Transferring key resources to a virtual sphere is having a moment these days. But will we ever look back, asks Karol Leszczynski, factoring product manager at Comarch Financial Services.
With cloud computing, businesses don't need to invest in software licenses, databases, workstations, or network devices. All they are obliged to do is to pay a monthly subscription fee in exchange for access to desired solutions that are already present.
There are many advantages to that. The scalability of the cloud gives growing businesses the flexibility to expand their bandwidth and capacity on demand. Similarly, if a company is experiencing a period of decline, it can scale down. As a result, companies can adapt to change in real-time. When it comes to capacity concerns, the cloud can take expensive hardware out of the equation.
Then, there are microservices. Thanks to those, a cloud-based system is no longer one big monolith - which it had to be when operating offline. For example, a factoring system can have different modules, e.g. repayment module, contract module, administration module, etc. Thanks to microservices, each of those modules acts as a separate entity. What this means is any change or maintenance done to one module does not affect the operation of the entire system.
The cloud also seems to be particularly well-suited to the financial market, at least when it comes to keeping up to date with ever-changing regulations. Integration with external systems, be it ERPs or other ones, also plays an important role here. Using a cloud-based system, bank customers can, say, import their invoices and provide transparent reporting.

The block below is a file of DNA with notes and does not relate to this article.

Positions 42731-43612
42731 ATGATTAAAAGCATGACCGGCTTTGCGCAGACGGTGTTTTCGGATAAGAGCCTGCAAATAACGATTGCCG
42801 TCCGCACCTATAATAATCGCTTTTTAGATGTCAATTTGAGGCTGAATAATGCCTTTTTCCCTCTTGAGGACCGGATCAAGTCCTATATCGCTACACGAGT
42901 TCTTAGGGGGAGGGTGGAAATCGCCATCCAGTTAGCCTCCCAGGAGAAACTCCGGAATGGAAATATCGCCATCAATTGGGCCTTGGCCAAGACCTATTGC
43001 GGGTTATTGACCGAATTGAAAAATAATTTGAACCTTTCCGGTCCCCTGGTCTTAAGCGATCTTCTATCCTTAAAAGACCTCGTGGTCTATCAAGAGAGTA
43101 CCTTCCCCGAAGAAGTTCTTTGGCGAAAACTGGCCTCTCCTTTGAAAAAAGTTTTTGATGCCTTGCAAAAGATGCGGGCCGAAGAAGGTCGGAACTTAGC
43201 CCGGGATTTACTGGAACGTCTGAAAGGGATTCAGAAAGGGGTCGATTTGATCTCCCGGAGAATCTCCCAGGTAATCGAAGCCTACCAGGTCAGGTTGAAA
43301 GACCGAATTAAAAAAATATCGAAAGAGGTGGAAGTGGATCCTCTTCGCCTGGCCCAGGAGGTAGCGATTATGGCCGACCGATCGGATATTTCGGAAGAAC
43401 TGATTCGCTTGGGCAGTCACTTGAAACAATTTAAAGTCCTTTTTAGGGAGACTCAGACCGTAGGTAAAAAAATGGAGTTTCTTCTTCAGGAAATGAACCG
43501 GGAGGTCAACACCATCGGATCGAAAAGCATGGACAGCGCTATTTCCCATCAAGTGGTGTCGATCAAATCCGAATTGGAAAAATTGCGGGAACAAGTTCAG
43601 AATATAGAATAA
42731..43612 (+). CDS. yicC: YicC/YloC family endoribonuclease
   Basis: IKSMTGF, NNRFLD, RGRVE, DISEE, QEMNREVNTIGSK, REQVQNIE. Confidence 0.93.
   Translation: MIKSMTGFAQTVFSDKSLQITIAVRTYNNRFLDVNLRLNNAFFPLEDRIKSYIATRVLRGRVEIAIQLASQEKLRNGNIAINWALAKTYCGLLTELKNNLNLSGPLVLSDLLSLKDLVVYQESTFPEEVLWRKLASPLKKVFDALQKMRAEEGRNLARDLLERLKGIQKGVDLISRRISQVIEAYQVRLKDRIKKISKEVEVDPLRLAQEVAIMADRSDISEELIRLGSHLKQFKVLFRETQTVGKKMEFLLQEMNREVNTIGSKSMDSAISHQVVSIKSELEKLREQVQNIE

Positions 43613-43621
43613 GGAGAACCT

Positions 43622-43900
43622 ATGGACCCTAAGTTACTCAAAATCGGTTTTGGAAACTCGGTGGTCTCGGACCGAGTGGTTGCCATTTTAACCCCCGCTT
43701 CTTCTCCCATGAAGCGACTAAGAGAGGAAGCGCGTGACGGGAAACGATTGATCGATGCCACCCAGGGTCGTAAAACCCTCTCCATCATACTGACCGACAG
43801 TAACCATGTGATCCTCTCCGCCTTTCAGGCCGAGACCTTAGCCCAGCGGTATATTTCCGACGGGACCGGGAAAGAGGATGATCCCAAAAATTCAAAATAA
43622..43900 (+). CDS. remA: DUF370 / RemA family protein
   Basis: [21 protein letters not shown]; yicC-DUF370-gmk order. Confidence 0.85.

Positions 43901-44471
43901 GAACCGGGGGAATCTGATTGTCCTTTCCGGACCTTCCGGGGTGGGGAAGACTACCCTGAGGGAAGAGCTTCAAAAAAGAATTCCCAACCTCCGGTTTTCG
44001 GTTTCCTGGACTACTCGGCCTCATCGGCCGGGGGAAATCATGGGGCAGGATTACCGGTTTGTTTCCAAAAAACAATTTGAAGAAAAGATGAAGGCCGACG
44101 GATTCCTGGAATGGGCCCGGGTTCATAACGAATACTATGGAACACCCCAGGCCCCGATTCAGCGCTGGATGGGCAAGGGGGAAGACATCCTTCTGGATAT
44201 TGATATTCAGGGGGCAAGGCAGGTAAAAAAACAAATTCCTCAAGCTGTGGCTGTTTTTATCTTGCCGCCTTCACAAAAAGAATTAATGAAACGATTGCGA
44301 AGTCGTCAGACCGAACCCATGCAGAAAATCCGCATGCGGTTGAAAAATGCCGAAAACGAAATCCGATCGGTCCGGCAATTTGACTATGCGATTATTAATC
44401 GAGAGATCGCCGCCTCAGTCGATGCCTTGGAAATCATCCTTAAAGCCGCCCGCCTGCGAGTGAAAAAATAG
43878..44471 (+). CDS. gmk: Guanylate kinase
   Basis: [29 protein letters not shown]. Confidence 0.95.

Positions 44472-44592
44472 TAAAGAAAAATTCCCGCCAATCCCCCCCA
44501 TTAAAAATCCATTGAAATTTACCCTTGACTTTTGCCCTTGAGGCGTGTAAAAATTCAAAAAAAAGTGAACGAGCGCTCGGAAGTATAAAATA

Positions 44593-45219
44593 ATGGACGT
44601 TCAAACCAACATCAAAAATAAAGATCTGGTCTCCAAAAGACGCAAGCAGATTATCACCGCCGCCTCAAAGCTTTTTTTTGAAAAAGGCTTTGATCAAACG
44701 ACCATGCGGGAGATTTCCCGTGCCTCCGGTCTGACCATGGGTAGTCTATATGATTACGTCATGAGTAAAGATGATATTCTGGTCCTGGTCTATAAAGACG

What is worrying potential customers about switching to the cloud though is not so easy to alleviate. The first worry is an increased risk of a data breach. No online system seems to be as secure as an offline one. It is vital then that cloud-based services meet the most restrictive security requirements. "If something goes wrong, and regulators or the media find out the bank was using a cloud provider, the bank could be held up as an outlier and have that business decision questioned," Dan Latimore of Celent told American Banker back in 2015.
But these days cloud providers design, build, and operate their data centres in a way that strictly controls physical access to the areas where customer data is stored and secured. The possibility of unauthorized users gaining access is slim to none. And the security checks are as stringent as the ones we know from airports: even metal detectors are put to work.
On top of that, various encryption models are in place. This includes both server- and client-side encryption, with customer-managed keys in the key vault or on customer-controlled hardware. With client-side encryption, one can manage and store keys on-premises or in another secure location.
But the second worry is compliance – or lack thereof. If the rules which the cloud is founded upon vary between countries, then how does one know which of those rules apply to a service hosted in country X?
A response to this might be: any cloud infrastructure needs to meet a broad set of international and industry-specific compliance standards. ISO, HIPAA, FedRAMP, SOC…the acronyms here almost span the whole alphabet. These are some of the reasons why banks may ultimately turn less reluctant about moving some of their operations to the cloud. If not, what may catapult them there are poor returns on equity and the urging pressure to streamline their businesses. After all, no disruption is painless.
So it’s our prediction the subscription model – with the option to cancel anytime – will ultimately become standard in the B2B IT industry. 3 to 5 year-long contracts out, monthly subscription payments in.